I recently set up a new computer (Chillblast) operating on Windows 7, my last Audacity worked wonderful but now there is a time delay, no not a Latency issue, if I plug my microphone or guitar into the computer I strike a note/chord or sing a note it is delayed (half second) in real time through the speakers and onto the recording - impossible to record when your sound is behind your real time playing. please help.
not a Latency issue,
It is a latency issue. Computers have two. Overdubbing latency is where the new track is carefully adjusted to overlay the old one and computer machine latency where the sound you put in comes back out “one computer late.” It’s that last one that makes overdubbing a real problem. That one is not adjustable.
no not a Latency issue
Latency refers to a short period of delay (usually measured in milliseconds) between when an audio signal enters and when it emerges from a system. Potential contributors to latency in an audio system include analog-to-digital conversion, buffering, digital signal processing, transmission time, digital-to-analog conversion and the speed of sound in air.
There is ALWAYS SOME recording latency and SOME playback latency when you have a multitasking operating system.* Sometimes the latency can be minimized to a point where it’s not a problem.
Professional Solution: Monitor yourself directly (not through the computer). Many USB audio interfaces have headphone (and line) outputs for zero-latencymonitoring. Some allow you to mix a backing track from the computer into the headphone mix. (When the tracks are later “permanently” mixed in post-production, latency can be automatically or manually compensated-for, so the tracks line-up.)
If effects such as guitar amplifier simulation are added in software, the guitar player won’t hear what the final recording sounds like, but the notes will be correct so this usually doesn’t present a problem. If a singer wants some “confidence reverb” in their headphones, this requires a hardware reverb unit.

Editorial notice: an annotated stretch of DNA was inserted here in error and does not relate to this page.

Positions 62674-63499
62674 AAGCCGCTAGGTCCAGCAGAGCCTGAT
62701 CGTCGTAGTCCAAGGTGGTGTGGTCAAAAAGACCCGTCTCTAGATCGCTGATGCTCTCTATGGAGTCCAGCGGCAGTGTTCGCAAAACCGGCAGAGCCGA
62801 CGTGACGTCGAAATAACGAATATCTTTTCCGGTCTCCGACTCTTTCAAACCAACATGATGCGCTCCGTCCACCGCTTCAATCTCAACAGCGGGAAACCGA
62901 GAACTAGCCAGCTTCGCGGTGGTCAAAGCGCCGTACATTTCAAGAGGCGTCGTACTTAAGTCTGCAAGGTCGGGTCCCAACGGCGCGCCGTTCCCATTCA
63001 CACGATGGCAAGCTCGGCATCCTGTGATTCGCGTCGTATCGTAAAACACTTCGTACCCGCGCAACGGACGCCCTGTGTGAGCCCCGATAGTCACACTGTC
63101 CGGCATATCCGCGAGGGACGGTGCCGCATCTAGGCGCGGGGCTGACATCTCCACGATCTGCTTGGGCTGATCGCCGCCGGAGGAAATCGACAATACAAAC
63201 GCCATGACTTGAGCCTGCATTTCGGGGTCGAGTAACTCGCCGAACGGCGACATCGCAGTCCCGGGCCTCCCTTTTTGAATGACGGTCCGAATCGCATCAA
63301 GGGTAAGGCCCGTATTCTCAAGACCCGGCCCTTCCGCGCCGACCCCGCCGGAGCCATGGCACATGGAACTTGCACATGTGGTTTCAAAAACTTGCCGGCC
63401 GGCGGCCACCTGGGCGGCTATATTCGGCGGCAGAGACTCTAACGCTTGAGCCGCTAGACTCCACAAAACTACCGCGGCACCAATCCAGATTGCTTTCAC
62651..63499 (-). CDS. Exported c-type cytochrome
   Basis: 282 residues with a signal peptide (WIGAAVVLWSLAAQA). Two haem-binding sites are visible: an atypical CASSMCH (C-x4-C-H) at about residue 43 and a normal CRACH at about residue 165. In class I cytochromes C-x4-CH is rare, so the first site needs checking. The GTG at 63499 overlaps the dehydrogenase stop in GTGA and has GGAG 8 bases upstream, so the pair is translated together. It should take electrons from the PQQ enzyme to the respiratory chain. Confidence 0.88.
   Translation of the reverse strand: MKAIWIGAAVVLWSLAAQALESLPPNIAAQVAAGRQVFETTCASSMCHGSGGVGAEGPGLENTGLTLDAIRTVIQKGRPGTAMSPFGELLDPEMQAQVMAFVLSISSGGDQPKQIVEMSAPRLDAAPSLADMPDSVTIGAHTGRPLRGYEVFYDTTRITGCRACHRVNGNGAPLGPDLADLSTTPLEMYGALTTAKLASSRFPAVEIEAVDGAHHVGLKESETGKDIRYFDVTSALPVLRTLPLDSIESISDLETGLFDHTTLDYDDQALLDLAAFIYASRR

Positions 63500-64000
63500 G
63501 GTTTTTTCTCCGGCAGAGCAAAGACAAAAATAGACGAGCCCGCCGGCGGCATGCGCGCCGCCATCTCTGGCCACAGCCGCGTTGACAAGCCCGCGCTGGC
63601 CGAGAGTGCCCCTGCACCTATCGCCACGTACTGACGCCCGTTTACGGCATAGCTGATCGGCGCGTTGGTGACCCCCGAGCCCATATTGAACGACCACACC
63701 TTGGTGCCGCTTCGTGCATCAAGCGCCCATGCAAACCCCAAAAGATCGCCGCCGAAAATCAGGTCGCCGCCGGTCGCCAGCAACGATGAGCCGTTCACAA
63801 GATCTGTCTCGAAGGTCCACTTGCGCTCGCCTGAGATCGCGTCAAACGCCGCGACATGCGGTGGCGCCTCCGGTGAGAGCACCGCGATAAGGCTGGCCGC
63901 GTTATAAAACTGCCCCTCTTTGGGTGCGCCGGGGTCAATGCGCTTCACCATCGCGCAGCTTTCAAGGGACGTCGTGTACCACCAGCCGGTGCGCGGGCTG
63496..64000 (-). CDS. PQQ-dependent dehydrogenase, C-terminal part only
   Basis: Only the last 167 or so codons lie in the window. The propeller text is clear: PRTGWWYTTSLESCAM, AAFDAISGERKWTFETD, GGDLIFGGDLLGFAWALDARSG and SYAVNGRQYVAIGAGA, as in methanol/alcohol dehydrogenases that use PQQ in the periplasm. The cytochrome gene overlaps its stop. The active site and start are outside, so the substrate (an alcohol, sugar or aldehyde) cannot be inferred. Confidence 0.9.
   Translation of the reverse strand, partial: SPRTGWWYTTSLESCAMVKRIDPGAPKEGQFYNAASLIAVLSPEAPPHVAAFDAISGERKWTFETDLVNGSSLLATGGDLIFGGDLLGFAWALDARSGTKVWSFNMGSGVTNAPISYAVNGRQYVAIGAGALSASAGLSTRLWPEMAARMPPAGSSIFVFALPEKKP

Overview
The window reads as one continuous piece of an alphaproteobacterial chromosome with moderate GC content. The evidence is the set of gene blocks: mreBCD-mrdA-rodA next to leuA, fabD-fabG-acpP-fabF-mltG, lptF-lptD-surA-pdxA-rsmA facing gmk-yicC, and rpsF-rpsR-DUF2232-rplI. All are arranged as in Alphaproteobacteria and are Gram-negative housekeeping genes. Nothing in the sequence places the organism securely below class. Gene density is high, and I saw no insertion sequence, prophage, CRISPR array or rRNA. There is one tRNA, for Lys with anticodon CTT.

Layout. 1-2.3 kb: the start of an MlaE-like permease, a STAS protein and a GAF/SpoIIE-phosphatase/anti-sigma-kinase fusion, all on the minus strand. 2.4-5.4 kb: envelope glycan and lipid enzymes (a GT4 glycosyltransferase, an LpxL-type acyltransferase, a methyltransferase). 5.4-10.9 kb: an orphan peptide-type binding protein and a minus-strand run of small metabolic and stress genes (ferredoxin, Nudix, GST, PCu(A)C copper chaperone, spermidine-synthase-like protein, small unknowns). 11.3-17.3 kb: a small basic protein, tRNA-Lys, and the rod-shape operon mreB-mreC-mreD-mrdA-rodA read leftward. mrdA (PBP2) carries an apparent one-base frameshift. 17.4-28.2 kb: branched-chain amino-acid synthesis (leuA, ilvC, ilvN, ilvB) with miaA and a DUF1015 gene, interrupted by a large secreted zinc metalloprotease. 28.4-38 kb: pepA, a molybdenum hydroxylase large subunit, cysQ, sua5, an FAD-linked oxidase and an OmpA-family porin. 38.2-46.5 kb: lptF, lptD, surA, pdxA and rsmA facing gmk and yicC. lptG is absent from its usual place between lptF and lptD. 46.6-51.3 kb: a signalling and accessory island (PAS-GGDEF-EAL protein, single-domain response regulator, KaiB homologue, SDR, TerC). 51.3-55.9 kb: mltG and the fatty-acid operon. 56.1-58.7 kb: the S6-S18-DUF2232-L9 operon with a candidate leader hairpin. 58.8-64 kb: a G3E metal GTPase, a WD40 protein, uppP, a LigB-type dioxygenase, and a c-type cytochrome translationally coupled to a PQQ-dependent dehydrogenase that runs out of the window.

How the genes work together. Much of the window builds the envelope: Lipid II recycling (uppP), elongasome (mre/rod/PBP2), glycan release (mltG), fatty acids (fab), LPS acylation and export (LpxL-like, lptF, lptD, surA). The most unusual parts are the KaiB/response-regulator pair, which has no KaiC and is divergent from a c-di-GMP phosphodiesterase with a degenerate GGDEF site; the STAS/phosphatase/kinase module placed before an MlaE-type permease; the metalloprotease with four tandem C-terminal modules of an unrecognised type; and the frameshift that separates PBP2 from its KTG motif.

Simi-professional Solution: Use hardware and software that supports low-latency ASIO drivers. (The standard downloaded version of Audacity doesn’t support ASIO.)
If you have an ASIO application but your hardware doesn’t support ASIO, you can get low-latency ASIO4ALL drivers that allow an ASIO application to work with regular Windows drivers/hardware. (The results may not be as good as true ASIO drivers.)
Amateur Solution: Minimize buffer size to minimum latency. Minimize background tasks and try to configure your system so that you don’t get “glitches” with small buffers. Usually, you can get acceptable results. But with some hardware, you may not be able to make the buffers small enough, or you may not get acceptable quality with smaller buffers.
- The CPU is always jumping-around between tasks, even if it’s just doing things like reading the keyboard & mouse, updating the display, updating the clock, reading/writing the hard disc, etc. Meanwhile, the audio data needs to flow in-and-out at a nice smooth-even pace. That requires a “holding tank” (buffer), and buffer is a delay.
We produced an Overdubbing tutorial where I tested three different hardware methods of “Perfect Overdubbing,” Overdubbing where you can listen to yourself and get a good recording.
All three of them use separate hardware to get around computer latency, such as this microphone.
Some older machines used to be able to send your live voice right back out to your headphones very quickly without going through the computer. Most soundcards won’t do that any more.